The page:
What are some of the best things you remember about your childhood?
    there were so many new things to learn and experience, the world was a much more mysterious place... I liked to sit in the basement and read National Geographics on hot summer days, imagining what the places I saw must be like... the biggest worries I had were generally how to get out of trouble that I'd gotten myself into

    What relationships, activities, conversations, and experiences do you remember which make you happy when you think about them?
    I liked to hang out with my granny, who was really old and had a lot of interesting stories... I had to spend WAY too much time hanging out with my sister since we lived in the middle of nowhere and because of that we have a ton of inside jokes that nobody ever gets- I used to talk her to sleep by telling her stories every night up until the point when I graduated high school... one of my best friends rode the same rural bus as I did and we were some of the first to get on- we'd swap books and learn to make things out of paper all of the way to and from school every day- I was always in trouble with her parents for doing things like hunting frogs in thier pond during slumber parties

    If you could write a letter which would travel back in time to before you were born, what would you tell your parents to change to make your childhood even happier and more enjoyable?
    don't change a thing

    What did your parents emphasize too much? What did they do too much of?
    they put a heavy emphasis on learning, but I can't hold that against them! They also emphasized manners a lot
    “Oh, we're always alright. You remember that. We happen to other people.” -Terry Pratchett

  5. #5
    Senior Member alcea rosea's Avatar
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    A good topic. There is so much to remember that it's impossible to answer in such a short space.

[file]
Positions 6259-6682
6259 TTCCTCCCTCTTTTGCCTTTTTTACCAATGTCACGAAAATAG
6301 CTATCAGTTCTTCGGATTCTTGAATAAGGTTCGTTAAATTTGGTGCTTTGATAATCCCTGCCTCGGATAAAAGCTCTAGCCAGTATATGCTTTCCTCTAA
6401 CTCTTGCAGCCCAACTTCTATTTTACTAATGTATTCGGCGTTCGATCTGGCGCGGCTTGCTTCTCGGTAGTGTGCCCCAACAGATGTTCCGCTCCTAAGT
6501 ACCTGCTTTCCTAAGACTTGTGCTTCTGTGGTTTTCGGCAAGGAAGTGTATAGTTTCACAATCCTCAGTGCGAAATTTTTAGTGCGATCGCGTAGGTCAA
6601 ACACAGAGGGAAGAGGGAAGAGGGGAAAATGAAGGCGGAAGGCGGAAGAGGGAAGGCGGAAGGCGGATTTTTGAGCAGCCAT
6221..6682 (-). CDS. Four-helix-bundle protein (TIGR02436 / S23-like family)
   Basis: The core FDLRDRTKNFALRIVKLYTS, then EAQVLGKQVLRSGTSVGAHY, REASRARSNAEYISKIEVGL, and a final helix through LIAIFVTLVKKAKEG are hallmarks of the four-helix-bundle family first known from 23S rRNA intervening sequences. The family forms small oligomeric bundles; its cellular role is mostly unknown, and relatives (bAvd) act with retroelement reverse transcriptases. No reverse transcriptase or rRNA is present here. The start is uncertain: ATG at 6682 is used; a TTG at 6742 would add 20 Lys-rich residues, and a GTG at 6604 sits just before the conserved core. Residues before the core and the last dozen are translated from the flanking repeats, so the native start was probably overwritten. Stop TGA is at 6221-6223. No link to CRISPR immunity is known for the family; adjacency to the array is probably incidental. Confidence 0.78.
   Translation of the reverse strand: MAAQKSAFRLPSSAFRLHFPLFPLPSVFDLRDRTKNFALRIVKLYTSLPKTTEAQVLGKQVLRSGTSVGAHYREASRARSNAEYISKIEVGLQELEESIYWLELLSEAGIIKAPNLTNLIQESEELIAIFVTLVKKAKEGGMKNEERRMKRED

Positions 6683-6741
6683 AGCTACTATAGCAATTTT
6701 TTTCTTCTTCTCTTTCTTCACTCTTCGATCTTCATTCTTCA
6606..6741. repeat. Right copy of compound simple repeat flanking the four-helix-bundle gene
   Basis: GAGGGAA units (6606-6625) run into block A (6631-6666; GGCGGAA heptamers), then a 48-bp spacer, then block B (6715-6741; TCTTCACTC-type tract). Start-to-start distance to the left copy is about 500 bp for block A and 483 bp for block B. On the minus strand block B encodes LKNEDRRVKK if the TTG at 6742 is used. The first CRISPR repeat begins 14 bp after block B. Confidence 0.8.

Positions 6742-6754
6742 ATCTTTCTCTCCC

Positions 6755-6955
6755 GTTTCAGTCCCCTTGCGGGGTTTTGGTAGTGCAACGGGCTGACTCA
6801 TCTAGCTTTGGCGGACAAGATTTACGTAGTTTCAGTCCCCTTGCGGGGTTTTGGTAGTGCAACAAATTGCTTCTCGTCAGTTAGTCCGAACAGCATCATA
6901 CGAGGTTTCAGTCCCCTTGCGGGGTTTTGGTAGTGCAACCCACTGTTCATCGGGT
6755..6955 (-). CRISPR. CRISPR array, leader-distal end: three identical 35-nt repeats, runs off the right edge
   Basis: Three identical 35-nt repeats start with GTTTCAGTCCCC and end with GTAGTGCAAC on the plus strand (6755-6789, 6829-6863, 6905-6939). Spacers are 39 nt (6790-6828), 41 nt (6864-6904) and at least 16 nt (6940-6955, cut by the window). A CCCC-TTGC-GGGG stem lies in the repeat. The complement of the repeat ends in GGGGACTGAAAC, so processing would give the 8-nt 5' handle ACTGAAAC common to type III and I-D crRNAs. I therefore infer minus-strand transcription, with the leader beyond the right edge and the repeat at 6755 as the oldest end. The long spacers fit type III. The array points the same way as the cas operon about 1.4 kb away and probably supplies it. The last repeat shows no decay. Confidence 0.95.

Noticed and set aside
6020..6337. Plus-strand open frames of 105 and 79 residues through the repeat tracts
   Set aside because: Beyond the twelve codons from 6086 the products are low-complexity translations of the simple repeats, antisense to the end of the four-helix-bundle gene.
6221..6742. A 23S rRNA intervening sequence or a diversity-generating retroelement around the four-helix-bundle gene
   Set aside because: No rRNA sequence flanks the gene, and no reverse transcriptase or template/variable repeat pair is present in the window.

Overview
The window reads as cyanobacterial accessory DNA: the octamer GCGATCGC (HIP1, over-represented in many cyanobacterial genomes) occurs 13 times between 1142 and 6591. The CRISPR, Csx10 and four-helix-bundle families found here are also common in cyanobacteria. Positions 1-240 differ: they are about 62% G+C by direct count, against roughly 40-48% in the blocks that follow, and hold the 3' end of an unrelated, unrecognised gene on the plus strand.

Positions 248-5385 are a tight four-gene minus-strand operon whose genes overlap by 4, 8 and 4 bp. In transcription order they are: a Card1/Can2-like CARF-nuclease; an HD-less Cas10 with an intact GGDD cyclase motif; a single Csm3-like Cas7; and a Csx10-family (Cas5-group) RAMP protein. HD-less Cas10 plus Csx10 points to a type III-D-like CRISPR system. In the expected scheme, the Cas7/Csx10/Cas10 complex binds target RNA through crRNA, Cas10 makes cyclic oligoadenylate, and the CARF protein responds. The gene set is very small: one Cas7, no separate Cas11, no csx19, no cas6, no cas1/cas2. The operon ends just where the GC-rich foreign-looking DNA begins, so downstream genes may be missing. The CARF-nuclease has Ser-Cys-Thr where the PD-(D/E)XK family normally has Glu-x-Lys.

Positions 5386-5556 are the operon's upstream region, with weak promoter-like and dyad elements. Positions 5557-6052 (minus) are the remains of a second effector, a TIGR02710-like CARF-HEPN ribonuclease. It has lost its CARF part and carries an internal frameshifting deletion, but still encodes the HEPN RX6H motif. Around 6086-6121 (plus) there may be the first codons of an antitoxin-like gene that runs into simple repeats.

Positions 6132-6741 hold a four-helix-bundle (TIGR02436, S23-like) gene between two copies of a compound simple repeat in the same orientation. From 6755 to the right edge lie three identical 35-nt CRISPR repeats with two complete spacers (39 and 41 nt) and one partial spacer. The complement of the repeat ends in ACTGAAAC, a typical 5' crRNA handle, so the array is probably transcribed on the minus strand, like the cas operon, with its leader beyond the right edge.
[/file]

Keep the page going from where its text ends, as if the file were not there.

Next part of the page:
6. #6
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    The birth of my little sister.

    I had little brothers, but I always wanted a little sister. I couldn't believe it when she was born and she was a she.

  7. #7
    Let me count the ways Betty Blue's Avatar
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    Quote Originally Posted by JAVO View Post
    What are some of the best things you remember about your childhood?
    walking outdoors at night in the moonlight and being fascinated with the stars.

    Quote Originally Posted by JAVO View Post
    What relationships, activities, conversations, and experiences do you remember which make you happy when you think about them?
    My Dad explaining erosion on a trip to Wales, taking us to caves. Sleeping on the roof in spain and listening to my Dad talking about the constellations on a night with many shooting stars. My Godfather and his endless patience and humility coupled with the ability to make us howl with laughter till our tummies were sore. My Nanar who was so strong and loved us to bits. The Native American Indian who gave me a scrap of paper on a bus with a book title on it.

    Quote Originally Posted by JAVO View Post
    If you could write a letter which would travel back in time to before you were born, what would you tell your parents to change to make your childhood even happier and more enjoyable?
    I'd tell them to get their shit together and give us some boundaries. I'd also tell them i would help them later on but to make things easier they should stop taking so many damned drugs and spend more time on real life.
    I'd also tell them it was really important for them to look up dyslexia and give my brother the support he needed.

    Quote Originally Posted by JAVO View Post
    What did your parents emphasize too much? What did they do too much of?
    They hurt each other so much they still feel the bitterness. They did too many drugs. They did not empahasise enough of anything really but they did teach us empathy and compassion and love.

    Quote Originally Posted by JAVO View Post
    If your kids are teenagers or older, it might be interesting for you to speculate on how might they answer these same questions.
    My eldest is 11 and all i can say is i'm breaking the chain. It took a while and i'm sure there will be a time when we need to talk it all through, and i'll be ready.


    My family is small and broken, but still good.
    "We knew he was someone who had a tragic flaw, that's where his greatness came from"